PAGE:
From: almitt <almitt_at_meteoritecentral.com>
Date: Thu Apr 22 09:48:14 2004
>>I've heard before that Farmington was probably part of a meteoroid stream
(which was the main reason I purchased a slice of it for my collection) that
was observed to have impacted the moon. The fall date of this meteorite was
June 28, 1890. If I'm not mistaken this would make it part of the Taurid
Not everyone is an astronomer on this list so I will try to explain what I know without going too far out on a limb. Meteor shower streams like
the Taurids are from cometary orbits and the suspected comet is Encke's Comet. The Taurids were one of the best meteor showers about a thousand
years ago. Pretty spread out these days. In most cases the debris is very small particles behind the comet which strike our atmosphere and
make the show when the Earth intersects the orbit of the debris stream. This shouldn't be confused with meteoroid streams, larger chunks from
collisions (in the asteroid belt) being perpetrated by Jupiter's strong gravity of influence into a longer and longer orbit until we can have
one (perhaps more) come down as a fireball and potential meteorite if it hits the ground.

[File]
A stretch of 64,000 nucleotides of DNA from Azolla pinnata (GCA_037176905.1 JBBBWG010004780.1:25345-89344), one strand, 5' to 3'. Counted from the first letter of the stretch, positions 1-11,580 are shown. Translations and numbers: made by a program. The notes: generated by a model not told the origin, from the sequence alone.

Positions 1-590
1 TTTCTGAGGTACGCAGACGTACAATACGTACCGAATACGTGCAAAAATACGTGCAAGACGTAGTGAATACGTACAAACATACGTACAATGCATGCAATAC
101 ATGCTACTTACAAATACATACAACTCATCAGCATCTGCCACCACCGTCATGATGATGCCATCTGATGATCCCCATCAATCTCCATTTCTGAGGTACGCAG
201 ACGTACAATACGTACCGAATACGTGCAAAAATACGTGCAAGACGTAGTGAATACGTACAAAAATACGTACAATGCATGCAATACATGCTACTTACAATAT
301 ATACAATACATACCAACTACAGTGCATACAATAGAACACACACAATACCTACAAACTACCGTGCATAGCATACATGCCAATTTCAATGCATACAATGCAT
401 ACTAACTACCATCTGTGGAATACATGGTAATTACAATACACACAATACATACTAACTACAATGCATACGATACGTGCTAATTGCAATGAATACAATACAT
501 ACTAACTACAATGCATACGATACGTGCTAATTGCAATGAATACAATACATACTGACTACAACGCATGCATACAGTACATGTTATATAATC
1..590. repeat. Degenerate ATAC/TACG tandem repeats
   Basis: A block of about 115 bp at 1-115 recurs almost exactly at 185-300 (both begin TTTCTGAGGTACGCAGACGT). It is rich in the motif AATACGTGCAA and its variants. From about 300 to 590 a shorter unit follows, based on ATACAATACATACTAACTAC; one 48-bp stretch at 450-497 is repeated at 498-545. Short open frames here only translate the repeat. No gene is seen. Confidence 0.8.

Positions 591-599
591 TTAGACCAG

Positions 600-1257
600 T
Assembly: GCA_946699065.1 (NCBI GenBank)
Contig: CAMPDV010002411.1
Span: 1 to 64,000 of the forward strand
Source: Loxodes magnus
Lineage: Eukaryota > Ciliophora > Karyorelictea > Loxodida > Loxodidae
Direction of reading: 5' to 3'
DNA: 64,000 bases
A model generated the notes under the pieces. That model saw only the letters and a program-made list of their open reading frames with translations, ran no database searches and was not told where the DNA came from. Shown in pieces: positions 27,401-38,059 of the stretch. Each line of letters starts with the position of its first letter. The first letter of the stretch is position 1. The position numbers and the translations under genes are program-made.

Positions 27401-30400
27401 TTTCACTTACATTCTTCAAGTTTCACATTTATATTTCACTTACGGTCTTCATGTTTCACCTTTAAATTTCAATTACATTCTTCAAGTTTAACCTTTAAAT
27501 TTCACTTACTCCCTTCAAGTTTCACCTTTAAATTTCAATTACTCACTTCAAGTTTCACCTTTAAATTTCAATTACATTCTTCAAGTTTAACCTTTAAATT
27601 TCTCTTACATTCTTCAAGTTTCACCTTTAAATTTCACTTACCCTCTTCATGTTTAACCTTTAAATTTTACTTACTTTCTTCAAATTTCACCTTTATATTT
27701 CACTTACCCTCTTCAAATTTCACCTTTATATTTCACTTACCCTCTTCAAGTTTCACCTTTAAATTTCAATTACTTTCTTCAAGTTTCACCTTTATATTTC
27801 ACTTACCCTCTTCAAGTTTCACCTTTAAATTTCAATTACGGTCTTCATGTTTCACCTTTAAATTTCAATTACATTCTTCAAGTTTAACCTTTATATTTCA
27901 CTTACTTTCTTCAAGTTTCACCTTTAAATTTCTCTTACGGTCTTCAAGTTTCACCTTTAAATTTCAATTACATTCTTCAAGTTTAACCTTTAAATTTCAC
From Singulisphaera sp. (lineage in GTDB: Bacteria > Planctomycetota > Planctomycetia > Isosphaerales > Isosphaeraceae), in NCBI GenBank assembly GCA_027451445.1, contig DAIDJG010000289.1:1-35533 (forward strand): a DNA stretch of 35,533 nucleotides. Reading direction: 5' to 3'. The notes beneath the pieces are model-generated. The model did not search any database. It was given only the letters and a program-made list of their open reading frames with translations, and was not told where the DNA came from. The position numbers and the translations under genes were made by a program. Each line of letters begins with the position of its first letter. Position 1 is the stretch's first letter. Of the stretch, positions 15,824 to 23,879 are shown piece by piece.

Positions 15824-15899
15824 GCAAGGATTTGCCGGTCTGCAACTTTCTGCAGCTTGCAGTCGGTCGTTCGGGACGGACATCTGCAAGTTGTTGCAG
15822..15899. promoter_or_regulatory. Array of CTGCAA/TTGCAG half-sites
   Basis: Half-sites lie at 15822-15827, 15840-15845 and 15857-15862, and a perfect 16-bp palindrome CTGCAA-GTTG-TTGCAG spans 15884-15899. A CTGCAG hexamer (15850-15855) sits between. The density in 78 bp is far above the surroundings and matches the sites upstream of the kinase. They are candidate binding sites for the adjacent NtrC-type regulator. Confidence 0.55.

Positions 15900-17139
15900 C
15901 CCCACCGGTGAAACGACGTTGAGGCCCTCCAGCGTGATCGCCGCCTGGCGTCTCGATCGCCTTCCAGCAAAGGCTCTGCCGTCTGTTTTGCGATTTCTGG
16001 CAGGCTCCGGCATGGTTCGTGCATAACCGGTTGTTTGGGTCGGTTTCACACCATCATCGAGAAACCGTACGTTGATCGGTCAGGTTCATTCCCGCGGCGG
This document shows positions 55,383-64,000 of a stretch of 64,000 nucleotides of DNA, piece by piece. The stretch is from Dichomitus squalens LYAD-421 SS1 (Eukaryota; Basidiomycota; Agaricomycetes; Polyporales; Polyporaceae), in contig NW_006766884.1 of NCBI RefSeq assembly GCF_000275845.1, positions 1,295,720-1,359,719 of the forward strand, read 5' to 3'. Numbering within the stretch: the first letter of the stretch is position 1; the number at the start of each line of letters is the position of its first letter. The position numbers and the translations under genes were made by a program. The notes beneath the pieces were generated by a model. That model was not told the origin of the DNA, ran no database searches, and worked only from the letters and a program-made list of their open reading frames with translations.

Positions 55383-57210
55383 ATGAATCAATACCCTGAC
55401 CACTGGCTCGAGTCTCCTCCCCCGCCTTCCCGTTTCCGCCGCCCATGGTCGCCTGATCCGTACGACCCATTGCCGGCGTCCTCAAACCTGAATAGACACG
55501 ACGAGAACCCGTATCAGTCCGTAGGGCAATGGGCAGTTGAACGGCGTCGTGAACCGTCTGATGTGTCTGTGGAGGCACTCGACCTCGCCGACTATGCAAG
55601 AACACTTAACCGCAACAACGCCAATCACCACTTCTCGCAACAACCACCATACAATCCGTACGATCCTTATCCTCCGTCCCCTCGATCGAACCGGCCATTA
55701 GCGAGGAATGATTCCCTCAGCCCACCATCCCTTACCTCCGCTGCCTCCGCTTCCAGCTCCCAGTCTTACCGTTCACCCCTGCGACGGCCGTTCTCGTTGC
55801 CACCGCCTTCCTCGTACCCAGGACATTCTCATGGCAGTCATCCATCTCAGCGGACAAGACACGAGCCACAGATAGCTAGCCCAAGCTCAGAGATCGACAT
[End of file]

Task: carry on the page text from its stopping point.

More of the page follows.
The story doesn't end there!! It is thought that sometimes comets can be affected by planetary gravity influence (Jupiter is a good culprit)
and such comets can end up in shorter orbits (not going all the way out well past Pluto's orbit and beyond, some that do resemble asteroidal
material and after a few hundred passes past the sun wear out their icy layers and resemble asteroids themselves more. We also see some
asteroids gas a little bit (lets keep it clean folks) and perhaps these were once remnants of comets. Perhaps the difference isn't a lot. In
time we will see what formed in the layer between Jupiter and Mars and what might be captured comets. It might be possible that we have
cometary meteorites but so far no evidence is in existence to my knowledge of such a fall being recorded to such a parent body.
I also remember somewhere where the Farmington meteoroid stream (belongs to one of the crossing asteroid families I can't remember now) was
watched to see if any resulting impacts occurred on the moon. Perhaps someone can spell this out better.
I'll leave the Tunguska event to someone else. Good night!
Received on Mon 29 Oct 2001 04:48:11 AM PST